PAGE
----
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Kenyans slow down on power consumption

By Macharia Kamau | May 16th 2020
The slowing down power consumption is attributed to the strain by industries, which operate within certain timelines. [Collins Oduor, Standard]

Consumption of electricity declined last month as local industries slowed down activities following the containment measures issued by the government to curb the spread of coronavirus.

New data by the Energy and Petroleum Regulatory Authority (EPRA) shows that power usage declined 13 per cent last month compared to consumption in March.

Last month, Kenyans consumed 848.6 million units of power (Kilowatt-hours – kWh), a drastic reduction when compared to the 978.1 million units they consumed in March.

It is also in comparison to the average monthly consumption in 2019, which stood at 950 million kWh per month.

Shortly after confirming the first positive coronavirus case in the country on March 12, the government announced measures aimed at curbing its spread.

These have largely slowed down power consumption owing to strain the measure had on industries. This also saw industries operate within certain timelines.

Among the measures included dawn to dusk curfew, social distancing, and closure of establishments such as restaurants while encouraging employers to facilitate their employees to work from home.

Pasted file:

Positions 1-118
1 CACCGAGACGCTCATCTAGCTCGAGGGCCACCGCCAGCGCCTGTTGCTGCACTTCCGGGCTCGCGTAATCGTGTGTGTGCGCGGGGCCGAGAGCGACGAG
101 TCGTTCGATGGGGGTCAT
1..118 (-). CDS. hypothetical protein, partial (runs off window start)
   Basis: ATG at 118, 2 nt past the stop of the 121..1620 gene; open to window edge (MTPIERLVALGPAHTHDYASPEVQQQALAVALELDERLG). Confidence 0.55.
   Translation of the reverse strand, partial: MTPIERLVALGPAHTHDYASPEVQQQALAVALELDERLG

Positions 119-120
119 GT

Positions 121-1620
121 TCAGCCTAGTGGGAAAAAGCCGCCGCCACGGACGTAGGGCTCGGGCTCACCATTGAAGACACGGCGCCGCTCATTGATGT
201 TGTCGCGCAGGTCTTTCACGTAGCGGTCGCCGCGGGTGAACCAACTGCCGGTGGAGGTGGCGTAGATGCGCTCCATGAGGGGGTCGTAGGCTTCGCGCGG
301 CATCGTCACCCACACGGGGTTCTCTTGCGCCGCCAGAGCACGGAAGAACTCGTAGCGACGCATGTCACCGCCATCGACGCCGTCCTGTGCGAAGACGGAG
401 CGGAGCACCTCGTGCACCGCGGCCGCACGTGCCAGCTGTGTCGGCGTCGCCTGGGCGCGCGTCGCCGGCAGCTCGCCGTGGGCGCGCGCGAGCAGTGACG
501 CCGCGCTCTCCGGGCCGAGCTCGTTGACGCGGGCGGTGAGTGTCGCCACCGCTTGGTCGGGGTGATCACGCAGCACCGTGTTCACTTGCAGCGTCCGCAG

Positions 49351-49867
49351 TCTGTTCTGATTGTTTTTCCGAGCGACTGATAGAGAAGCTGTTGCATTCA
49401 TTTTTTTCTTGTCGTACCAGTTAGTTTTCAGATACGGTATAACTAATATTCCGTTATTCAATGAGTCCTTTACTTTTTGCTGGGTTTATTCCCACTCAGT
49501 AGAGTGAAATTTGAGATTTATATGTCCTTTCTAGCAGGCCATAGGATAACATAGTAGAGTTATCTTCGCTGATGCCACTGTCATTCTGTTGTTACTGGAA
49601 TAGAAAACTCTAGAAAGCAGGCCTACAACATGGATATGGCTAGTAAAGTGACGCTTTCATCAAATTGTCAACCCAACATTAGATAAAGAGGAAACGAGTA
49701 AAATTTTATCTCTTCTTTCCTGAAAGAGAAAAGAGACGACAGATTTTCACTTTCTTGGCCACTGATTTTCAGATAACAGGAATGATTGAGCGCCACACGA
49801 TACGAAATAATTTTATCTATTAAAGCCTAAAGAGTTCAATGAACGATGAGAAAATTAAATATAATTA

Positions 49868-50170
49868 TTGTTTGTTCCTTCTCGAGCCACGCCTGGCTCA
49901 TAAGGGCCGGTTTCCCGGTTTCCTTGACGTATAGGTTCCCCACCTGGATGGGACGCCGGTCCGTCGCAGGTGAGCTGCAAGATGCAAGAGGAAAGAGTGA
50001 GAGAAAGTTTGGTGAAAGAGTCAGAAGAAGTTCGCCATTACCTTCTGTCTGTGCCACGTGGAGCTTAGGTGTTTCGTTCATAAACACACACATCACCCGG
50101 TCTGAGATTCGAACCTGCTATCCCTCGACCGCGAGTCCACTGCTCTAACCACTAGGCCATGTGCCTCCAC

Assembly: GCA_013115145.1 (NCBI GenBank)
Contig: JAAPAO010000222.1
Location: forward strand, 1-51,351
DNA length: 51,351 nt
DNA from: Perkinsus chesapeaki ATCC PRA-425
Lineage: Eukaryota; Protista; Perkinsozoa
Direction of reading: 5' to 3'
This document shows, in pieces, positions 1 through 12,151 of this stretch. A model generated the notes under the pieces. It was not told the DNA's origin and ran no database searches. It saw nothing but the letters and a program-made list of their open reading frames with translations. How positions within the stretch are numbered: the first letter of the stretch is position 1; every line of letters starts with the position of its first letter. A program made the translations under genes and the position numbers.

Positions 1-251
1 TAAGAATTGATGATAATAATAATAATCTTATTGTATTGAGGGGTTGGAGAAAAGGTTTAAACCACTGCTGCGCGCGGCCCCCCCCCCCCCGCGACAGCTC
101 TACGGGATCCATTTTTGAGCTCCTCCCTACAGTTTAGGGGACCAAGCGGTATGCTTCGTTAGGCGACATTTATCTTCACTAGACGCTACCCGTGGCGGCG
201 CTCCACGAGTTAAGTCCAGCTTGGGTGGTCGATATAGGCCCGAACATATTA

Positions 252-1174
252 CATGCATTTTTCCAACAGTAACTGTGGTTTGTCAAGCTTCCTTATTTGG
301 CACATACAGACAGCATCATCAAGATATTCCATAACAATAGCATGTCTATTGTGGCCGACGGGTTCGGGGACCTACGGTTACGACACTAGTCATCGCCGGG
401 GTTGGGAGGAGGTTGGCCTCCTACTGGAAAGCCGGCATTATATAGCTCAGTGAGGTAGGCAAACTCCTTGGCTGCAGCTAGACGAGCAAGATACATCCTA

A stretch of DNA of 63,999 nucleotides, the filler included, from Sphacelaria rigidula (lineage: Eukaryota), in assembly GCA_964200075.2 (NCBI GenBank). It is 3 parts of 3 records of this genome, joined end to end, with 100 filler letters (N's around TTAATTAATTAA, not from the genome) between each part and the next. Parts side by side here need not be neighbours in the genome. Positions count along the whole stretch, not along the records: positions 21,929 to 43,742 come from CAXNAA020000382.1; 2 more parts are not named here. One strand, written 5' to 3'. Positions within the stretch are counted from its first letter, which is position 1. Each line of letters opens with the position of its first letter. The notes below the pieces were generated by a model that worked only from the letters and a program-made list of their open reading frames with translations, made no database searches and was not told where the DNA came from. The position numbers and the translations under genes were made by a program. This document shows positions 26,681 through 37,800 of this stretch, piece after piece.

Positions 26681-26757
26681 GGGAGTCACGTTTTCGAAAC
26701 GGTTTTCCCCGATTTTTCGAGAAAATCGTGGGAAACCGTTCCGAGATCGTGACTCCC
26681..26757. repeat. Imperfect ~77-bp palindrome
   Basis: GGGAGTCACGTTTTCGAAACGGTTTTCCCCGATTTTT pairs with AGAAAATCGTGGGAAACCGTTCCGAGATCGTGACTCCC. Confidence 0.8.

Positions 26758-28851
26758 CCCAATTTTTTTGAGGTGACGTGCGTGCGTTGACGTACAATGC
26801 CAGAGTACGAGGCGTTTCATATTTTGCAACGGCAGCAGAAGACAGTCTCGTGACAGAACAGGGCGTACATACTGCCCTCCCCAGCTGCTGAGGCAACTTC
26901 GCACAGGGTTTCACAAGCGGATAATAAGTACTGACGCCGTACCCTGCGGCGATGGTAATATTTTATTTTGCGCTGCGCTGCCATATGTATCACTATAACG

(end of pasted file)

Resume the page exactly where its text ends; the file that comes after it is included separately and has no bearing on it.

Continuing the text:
Other measures that have followed, all of which have played part in reducing power consumption include the cessation of movement in some areas including the Nairobi Metropolitan Area, Mombasa, Kilifi, Kwale, and Mandera counties.

Earlier this month, the government locked down Nairobi’s Eastleigh and Mombasa’s Old Town.

While the measures may have seen more people stay at home and hence increasing domestic power usage, it is the industrial customers that account for the larger proportion of the consumed power.

Covid-19 is also expected to substantially dent Kenya’s economy with the National Treasury expecting a growth of 2.5 per cent this year, down from 5.4 per cent in 2019.

This year’s growth projection is a revision from an earlier three per cent, and depending on how the pandemic unfolds in coming months, it could be revised further downwards.

At the start of the year, bullish Treasury had expected the economy to grow 6.2 per cent in the 2020/21 financial year.

The International Monetary Fund projected growth of one per cent for the Kenyan economy. These projections might come down further on the reality that there is no quick fix to the pandemic.

EPRA has also announced a reduction in the cost of electricity. The regulator put the Fuel Cost Charge at Sh2.40 per unit for power consumed in May compared to Sh2.50 in April.

This follows sustained rains, limiting the use of thermal power generators.

Low crude oil prices have also reduced the cost incurred when the generators, which is inevitable as some areas in the country are yet to be hooked to the grid and have to rely on power from the heavy fuel plants.

“All prices for electrical energy… will be liable to plus 240 Kenya cents per kWh for all meter readings to be taken in May 2020,” said EPRA in a notice yesterday.

The regulator also reduced the foreign exchange adjustment fee to 14 cents from 23 cents - the levy, which shields the power industry against currency fluctuations when servicing foreign debt.

Covid 19 Time Series


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